6:07pm Thursday 19th September 2013
By Graeme Hetherington
AN emotionally charged meeting heard how flooding in Redcar earlier this month has left residents angry and frustrated.
The town was deluged under water on Friday, September 6, when torrential rain swept through a number of properties in the town.
More than 100 people packed out a public meeting in the Coatham Road Social Club after the town’s MP called for action to resolve the continuing problem.
As well as the Ian Swales, officials from Northumbrian Water and Redcar and Cleveland Borough Council were on hand to listen to residents’ concerns.
One of the worst affected areas in the town was St Jospeh’s Court where around 60 homes were evacuated despite a multi-million flood defence scheme.
Hazel Lillystone, of St Joseph’s Court, called for the estate to be pulled down and homeowners reimbursed.
The 64-year-old, who became increasingly emotional, said: “I would like to know why the council allowed houses to be built there knowing about the problem of flooding. I would also like to know why these houses were given permission without the land getting levelled.
“I want to know who will give us money so that we can move away from the estate to somewhere where we will be able to get to sleep on a night.”
John Taylor, of New Marske, near Redcar, criticised Northumbrian Water for not having enough people in their contact centre to ensure residents were able to report problems.
He said: “We are told that speed is of the essence but the problem was that when the heavy rain came, people were unable to get in touch with Northumbrian Water. What sort of response is it when you have got people whose homes are getting flooded and they can’t get through to anybody.”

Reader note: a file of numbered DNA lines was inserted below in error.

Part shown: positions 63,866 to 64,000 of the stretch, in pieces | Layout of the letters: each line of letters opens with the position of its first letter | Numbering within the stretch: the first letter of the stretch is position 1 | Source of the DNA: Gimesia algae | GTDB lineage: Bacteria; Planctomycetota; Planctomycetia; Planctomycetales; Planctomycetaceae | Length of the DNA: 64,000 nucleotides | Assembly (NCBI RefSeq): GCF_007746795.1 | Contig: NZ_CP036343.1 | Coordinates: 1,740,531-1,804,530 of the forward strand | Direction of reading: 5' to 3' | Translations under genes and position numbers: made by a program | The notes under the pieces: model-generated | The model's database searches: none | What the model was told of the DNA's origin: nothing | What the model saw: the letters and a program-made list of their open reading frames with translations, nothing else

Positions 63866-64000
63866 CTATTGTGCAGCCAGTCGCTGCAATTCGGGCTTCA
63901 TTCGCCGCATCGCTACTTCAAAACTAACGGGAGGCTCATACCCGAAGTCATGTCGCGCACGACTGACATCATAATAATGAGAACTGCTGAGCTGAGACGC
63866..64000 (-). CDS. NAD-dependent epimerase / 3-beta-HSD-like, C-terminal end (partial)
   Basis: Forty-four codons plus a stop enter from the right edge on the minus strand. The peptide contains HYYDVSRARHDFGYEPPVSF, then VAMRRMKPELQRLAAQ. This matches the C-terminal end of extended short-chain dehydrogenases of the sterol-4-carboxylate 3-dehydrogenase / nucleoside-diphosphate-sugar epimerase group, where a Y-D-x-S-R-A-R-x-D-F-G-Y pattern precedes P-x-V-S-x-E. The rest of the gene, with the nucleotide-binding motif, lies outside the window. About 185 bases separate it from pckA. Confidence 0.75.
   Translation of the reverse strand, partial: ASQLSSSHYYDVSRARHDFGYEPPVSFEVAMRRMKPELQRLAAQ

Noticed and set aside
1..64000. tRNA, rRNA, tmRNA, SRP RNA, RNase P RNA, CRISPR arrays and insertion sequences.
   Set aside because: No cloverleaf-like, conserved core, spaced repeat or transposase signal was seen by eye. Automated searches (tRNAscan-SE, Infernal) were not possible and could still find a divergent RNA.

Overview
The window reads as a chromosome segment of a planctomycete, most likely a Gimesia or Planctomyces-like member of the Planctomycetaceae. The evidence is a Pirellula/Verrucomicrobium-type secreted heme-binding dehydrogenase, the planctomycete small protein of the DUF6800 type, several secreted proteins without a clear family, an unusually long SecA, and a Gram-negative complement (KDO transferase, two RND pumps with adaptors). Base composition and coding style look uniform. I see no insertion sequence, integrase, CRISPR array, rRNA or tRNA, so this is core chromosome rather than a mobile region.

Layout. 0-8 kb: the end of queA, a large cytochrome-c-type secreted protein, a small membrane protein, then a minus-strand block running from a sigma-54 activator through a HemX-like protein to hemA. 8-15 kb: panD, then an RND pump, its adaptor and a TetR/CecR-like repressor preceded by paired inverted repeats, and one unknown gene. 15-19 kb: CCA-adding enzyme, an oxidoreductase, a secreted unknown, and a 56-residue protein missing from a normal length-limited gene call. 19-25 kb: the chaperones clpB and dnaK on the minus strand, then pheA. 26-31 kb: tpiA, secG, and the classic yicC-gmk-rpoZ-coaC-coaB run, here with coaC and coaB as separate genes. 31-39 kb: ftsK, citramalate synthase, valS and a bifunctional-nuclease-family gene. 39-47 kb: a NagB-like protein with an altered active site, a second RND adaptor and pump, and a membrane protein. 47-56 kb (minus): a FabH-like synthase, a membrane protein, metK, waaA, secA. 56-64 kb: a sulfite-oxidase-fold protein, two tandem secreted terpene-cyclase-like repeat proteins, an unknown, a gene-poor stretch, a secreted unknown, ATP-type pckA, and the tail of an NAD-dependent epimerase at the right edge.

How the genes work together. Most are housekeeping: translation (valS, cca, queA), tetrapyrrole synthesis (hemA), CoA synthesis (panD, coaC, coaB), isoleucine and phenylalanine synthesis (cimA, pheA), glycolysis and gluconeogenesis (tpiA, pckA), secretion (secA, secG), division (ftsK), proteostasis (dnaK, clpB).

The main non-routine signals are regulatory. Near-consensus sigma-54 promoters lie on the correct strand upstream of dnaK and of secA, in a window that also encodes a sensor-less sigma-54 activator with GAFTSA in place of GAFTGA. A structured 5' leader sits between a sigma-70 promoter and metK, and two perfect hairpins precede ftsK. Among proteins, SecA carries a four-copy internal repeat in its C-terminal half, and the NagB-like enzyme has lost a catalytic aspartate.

Redcar and Cleveland Borough Council’s director of regeneration services Gerry Brough assured residents that all planning applications had a flood risk assessment before approval and told them that the council will work with everybody to resolve the problem.
Mike Madine, Northumbrian Water’s sewerage manager, said he hoped that the investigation into the cause of the flooding would be completed by the end of October.
He said: “We do take flooding seriously and we do understand the distress that it causes.”
Closing the meeting, Mr Swales told residents he would continue to fight to get answers to their questions and wants Northumbrian Water to take action to shop homes getting flooded.
He said: “If it is a choice of raw sewage getting into the sea or into someone’s house – I know which one I would choose.”
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